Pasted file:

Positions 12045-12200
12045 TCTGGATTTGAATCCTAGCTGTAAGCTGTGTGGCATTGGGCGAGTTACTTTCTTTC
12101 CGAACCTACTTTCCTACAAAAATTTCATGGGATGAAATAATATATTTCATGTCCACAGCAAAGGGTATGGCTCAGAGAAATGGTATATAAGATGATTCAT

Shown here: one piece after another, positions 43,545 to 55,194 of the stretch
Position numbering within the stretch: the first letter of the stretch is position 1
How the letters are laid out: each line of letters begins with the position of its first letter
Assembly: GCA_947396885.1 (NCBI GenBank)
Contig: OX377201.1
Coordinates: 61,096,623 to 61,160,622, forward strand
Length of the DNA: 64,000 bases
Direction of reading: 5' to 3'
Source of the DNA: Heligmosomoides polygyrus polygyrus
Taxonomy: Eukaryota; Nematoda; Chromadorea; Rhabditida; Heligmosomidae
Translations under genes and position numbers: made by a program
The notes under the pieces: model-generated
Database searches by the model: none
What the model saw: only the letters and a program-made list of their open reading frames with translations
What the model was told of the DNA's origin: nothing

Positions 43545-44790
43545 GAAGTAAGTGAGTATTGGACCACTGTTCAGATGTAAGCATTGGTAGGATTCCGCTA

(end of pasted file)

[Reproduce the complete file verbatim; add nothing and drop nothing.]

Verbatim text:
Positions 12045-12200
12045 TCTGGATTTGAATCCTAGCTGTAAGCTGTGTGGCATTGGGCGAGTTACTTTCTTTC
12101 CGAACCTACTTTCCTACAAAAATTTCATGGGATGAAATAATATATTTCATGTCCACAGCAAAGGGTATGGCTCAGAGAAATGGTATATAAGATGATTCAT

Shown here: one piece after another, positions 43,545 to 55,194 of the stretch
Position numbering within the stretch: the first letter of the stretch is position 1
How the letters are laid out: each line of letters begins with the position of its first letter
Assembly: GCA_947396885.1 (NCBI GenBank)
Contig: OX377201.1
Coordinates: 61,096,623 to 61,160,622, forward strand
Length of the DNA: 64,000 bases
Direction of reading: 5' to 3'
Source of the DNA: Heligmosomoides polygyrus polygyrus
Taxonomy: Eukaryota; Nematoda; Chromadorea; Rhabditida; Heligmosomidae
Translations under genes and position numbers: made by a program
The notes under the pieces: model-generated
Database searches by the model: none
What the model saw: only the letters and a program-made list of their open reading frames with translations
What the model was told of the DNA's origin: nothing

Positions 43545-44790
43545 GAAGTAAGTGAGTATTGGACCACTGTTCAGATGTAAGCATTGGTAGGATTCCGCTA